Spanish bonds rallied this week, in spite of a political impasse sending Italian yields to a three-month high as investors bet the European Central Bank will prevent a fresh debt crisis in peripheral bond markets.
An inconclusive election in Italy sparked concern lawmakers will fail to form a government, hampering the progress of austerity measures put in place by the previous administration. Yet as Italy’s 10-year yields climbed to a three-month high, those on Spanish, Greek and Portuguese bonds fell on speculation the ECB will support Italy if borrowing costs surge to unmanageable levels.
“The political uncertainty in Italy is a real risk but investors seem to believe that when push comes to shove, the ECB will save the day,” said Robin Marshall, London-based director of fixed income at Smith & Williamson Investment Management Ltd., which oversees $19 billion. “Perhaps that explains why the Italian impasse hasn’t had much of an impact on other peripherals’ bonds. Investors are getting a bit more savvy in assessing individual credit.”
Spain’s 10-year yield fell five basis points, or 0.05 percentage point, over the week to 5.09 percent at 4:48 p.m. London time yesterday. The 5.4 percent security due January 2023 rose 0.410, or 4.10 euros per 1,000-euro ($1,298) face amount to 102.34.
Italy’s 10-year yield rose 34 basis points to 4.79 percent. It advanced to 4.96 percent on Feb. 27, the highest since Nov. 15. The yield on similar-maturity Greek debt was 11.02 percent, down five basis points on the week, and Portuguese two-year rates slid five basis points to 3.32 percent.
Italian 10-year yields posted their biggest intraday jump since December 2011 on Feb. 26 after the elections delivered a four-way parliamentary split. Pier Luigi Bersani, the top vote winner, has resisted any collaboration with former Premier Silvio Berlusconi and said he would seek to hammer out a compromise with lawmakers elected under the political movement of former comic Beppe Grillo. Berlusconi yesterday called for new elections to be called as soon as possible.
ECB President Mario Draghi unveiled the institution’s bond-buying plan on Sept. 6, pledging to spend as much money as necessary to restore confidence in the markets if a member nation requests help and signs up to economic reforms.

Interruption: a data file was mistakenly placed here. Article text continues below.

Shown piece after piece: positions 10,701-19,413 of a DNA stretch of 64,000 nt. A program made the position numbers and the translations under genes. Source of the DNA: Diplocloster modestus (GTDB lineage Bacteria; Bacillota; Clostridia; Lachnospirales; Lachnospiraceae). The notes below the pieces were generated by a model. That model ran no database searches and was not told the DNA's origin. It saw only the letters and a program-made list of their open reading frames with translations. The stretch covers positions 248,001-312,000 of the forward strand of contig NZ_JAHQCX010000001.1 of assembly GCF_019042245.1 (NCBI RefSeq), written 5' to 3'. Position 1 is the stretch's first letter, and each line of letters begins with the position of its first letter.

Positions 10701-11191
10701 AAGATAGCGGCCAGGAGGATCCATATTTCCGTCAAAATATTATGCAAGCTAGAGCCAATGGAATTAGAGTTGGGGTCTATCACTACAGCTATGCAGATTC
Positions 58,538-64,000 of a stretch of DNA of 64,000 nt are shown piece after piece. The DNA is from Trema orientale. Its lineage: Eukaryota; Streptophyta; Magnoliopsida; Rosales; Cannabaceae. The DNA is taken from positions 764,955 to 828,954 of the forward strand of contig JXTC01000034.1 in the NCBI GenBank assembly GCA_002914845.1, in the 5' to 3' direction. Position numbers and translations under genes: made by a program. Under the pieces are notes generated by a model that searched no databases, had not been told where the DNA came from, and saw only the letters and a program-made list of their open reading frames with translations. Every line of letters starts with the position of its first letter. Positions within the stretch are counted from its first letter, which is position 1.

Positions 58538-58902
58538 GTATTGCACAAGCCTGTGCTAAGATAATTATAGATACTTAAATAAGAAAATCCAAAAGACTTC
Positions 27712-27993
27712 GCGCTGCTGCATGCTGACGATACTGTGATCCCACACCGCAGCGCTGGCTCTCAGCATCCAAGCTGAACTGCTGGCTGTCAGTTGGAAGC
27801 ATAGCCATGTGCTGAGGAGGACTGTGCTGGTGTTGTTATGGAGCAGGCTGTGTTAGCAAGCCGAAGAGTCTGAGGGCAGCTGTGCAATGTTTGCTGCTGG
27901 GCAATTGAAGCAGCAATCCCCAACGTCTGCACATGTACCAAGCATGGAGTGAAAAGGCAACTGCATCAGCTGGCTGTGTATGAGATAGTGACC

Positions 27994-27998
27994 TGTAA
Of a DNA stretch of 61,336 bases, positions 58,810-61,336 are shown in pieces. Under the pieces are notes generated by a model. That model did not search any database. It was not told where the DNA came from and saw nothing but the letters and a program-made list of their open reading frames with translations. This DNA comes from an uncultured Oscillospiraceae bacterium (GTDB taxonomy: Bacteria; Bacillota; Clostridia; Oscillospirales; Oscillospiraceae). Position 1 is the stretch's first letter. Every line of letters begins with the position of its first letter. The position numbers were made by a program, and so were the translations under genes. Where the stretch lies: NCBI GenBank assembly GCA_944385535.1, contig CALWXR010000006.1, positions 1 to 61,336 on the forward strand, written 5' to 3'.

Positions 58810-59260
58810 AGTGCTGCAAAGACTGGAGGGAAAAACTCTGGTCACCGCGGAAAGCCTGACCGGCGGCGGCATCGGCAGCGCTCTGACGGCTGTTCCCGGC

Even as some investors shrug off the risk of contagion to other euro-area bonds, the region’s lawmakers and officials have warned Italy must find a solution to its political stalemate.
Failure to commit to responsible fiscal policies may reignite market turmoil and result in losses that would be “too terrible,” Finnish Prime Minister Jyrki Katainen said in an interview in Helsinki on Feb. 28.
German lawmaker Klaus-Peter Willsch said if a majority of Italians cannot be convinced to stand by European Monetary Union rules, they must be allowed to return to their own currency.
“The Italian election is a wake-up call,” said Marchel Alexandrovich, a senior European economist at Jefferies International Ltd. in London. “The political uncertainty there just reminds the market of implementation and systemic risks still facing the euro area.”
Bersani told la Repubblica that he ruled out an alliance with Berlusconi and he plans a program of reforms to attract votes from all political parties.
A broad coalition government including Berlusconi’s People of Liberty party “would be the death” of the Democratic Party, Bersani said. “The hypothesis of a broad coalition doesn’t exist and will never exist,” he said.
The additional yield investors demand to hold Italian 10-year bonds instead of similar-maturity German bunds widened 10 basis points to 338 basis points. The so-called spread expanded to 351 basis points on Feb. 27, the most since Dec. 11.
“We don’t know what will happen next about this election, but one key development that is very important is that investors recognize this is a problem of one country, and that’s Italy, and not the region,” said Luca Cazzulani, a senior fixed-income strategist at UniCredit Global Research in Milan. “Perceptions of risk have changed because there’s more commitment from the top to safeguard the euro.”
Benchmark bunds rose yesterday, pushing 10-year yields to the lowest in eight weeks on Feb. 27, as euro-area reports showing unemployment climbed to a record and manufacturing shrank boosted demand for the region’s safest securities.
The rate on German 10-year bunds slid four basis points to 1.41 percent yesterday, for a 16 basis-point weekly slide. Finland’s 10-year yield dropped 16 basis points in the week to 1.60 percent.
German government securities returned 1.3 percent last month, according to indexes compiled by Bloomberg and the European Federation of Financial Analysts Societies. Italian securities dropped 1.9 percent and Spain’s rose 0.8 percent.